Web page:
Michigan Daily-Tuesday, June 3, 1980-Page 11
POPE JOHN PAUL ll greets children from different countries in Paris Monday. The pope was there to address a meeting
of the United Nations Educational, Scientific, and Cultural Organization.
South rre finerie
rocked bybomb blasts
PARIS (AP)-Pope John Paul II,
ending a busy four-day visit to France,
said yesterday that experiments to
modify genes are as dangerous to
mankind's future as chemical, bac-
teriological or nuclear weapons.
In a speech to the U.N. Educational,
Scientific and Cultural Organization in
Paris, the spiritual leader of the world's
Roman Catholics said "the future of
man and mankind is . . . radically
threatened, in spite of very noble inten-
tions, by men of science."
HE SPECIFICALLY linked "genetic
manipulation in biological experimen-
ts" with weaponry as goals or results
"contradictory to those ol'humanity."
The speech also contained another
strong warning about the peril of
nuclear warfare. The pope said the
"balance of terror" might break down
as more and more nations acquire their
own nuclear weapons or because of
"errors of judgment, information or in-
John Paul saw other threats of
nuclear war in "wounded national
prides . . . materialism . . . and the
decay of moral values."
The pope was intransigent about the
priesthood, saying celibacy cannot be
He reminded young people of the vir-
tues of chastity before marrige and the
importance of motherhood.
In Tel Aviv, Prime Minister
Menachem Begin yesterday invited the
pope to visit Israel, praising him as a
"righteous gentile" in a speech that
contained harsh words for other
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JOHANNESBURG, South Africa
(UPI) - Black nationalists claimed
responsibility yesterday for the mid-
night bombings at two strategic gover-
nment oil refineries that set off the wor-
st fires in South Africa's history.
The explosions shook the town of
Sasolburg, 35 miles southwest of
Johannesburg, where the two com-
plexes are located. One witness said it
was "like watching a nuclear bomb
going off in the movies" as flames shot
3,000 feet into the air.
ANOTHER SYNTHETIC fuel project
to convert coal into oil in Secunda, 185
miles northeast of Sasolburg, was
simultaneously rocked by explosives.
But a fire there was quickly contained
and damage was limited.
The African National Congress
claimed responsibility for the raids,
which marked the first time the
outlawed group coordinated its attack
in itscampaign to overthrow South
Africa's white government.
Cabinet level officials said the at-
Welfare cuts blasted
by lobbying coalition.
tacks were much more sophisticated
than previous urban terrorist efforts.
THE SYNTHETIC oil refineries were
hit only hours before two mixed race
youths killed by police were buried in
an emotional joint funeral ceremony
that drew 15,000 mourners in Cape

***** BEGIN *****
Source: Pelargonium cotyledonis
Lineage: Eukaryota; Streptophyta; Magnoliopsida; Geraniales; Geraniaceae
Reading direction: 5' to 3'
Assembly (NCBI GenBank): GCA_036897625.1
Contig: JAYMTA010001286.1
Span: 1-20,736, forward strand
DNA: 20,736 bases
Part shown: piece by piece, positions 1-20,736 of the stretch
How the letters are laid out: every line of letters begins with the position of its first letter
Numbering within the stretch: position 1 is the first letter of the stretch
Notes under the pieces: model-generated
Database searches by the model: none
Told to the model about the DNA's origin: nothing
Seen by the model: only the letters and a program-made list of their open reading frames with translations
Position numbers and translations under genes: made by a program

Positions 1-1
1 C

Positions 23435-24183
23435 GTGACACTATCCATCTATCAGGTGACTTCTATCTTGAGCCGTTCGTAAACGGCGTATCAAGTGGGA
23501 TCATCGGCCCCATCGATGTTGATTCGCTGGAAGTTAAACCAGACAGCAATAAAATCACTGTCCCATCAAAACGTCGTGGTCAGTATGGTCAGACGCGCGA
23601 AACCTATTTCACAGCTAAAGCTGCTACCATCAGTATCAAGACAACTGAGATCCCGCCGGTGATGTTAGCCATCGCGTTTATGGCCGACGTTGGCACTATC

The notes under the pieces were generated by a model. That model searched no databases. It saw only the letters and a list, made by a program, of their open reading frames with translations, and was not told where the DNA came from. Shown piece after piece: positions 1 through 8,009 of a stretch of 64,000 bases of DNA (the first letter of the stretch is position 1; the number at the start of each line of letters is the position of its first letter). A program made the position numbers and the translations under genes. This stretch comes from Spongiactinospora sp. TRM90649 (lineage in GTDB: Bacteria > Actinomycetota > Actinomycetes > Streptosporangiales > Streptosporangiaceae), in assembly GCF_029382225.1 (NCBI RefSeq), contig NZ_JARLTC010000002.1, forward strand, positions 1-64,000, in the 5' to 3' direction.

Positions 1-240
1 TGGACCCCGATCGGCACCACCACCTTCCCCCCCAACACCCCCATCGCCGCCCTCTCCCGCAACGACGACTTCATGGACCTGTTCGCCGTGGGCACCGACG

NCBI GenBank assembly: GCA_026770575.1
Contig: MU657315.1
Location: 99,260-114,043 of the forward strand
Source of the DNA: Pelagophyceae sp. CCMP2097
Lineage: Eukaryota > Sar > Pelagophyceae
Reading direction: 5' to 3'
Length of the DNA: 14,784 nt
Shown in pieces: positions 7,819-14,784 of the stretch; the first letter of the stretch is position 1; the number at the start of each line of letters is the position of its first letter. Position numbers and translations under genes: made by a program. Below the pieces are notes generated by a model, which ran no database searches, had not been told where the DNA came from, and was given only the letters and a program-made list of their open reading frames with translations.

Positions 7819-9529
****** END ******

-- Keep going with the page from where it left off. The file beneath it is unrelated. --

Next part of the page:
Town, but authorities discounted any
Officials called the fires the worst
ever in South Africa and estimated the
hlazes consumed about $5.5 million
worth of fuel and caused about $1.9
million in damage to the facilities.
South Africa has been 'severely
strapped for petroleum since post-shah
Iran joined an OPEC boycott of all oil
sales to the country.
Although the output of the facilities
have.- been -kept secret, commercial
sources said the three plants together
account for up to 50 per cent of South
Africa's petroleum products. However,
government officials said only a tiny
fraction of the nation's storage capacity
was destroyed and production wasn't
interrupted at all three plants.
The first gold coins were minted
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LANSING (UPI) - The Michigan
League for Human Services says it is
battling the Milliken administration
and "right-wing hysteria" over welfare
cuts which will hurt and antagonize
needy groups already ravaged by
Spokesmen for the 1,200-member
organization - a traditional lobbying
force for welfare clients - said yester-
day it has alternatives which could ease
the need for the cuts but conceded they
face an uphill fight in an economy-
THEY HINTED the reductions are
likely to sow resentment if not violence
in Michigan's urban areas where the ef-
fects will be felt most keenly.
Gov. William Milliken's recent cuts
and proposals for the fiscal year begin-
ning in October - all designed to main-
tain a balanced budget in the face of
slinping 'revehues and'- mouinting
welfare costs - were criticized at news
conferences in Lansing, Detroit, Grand
Rapids and Saginaw.
The league called Milliken's proposal
to suspend General Assistance benefits
between April and October of each year
for those under 45 years old "com-
pletely unsupportable." GA benefits go
to those not eligible for standard Aid to
Dependent Children benefits.
It is highly unlikely the more than
40,000 affected recipients can find jobs
during the summer as the budget
recommendation assumes, the group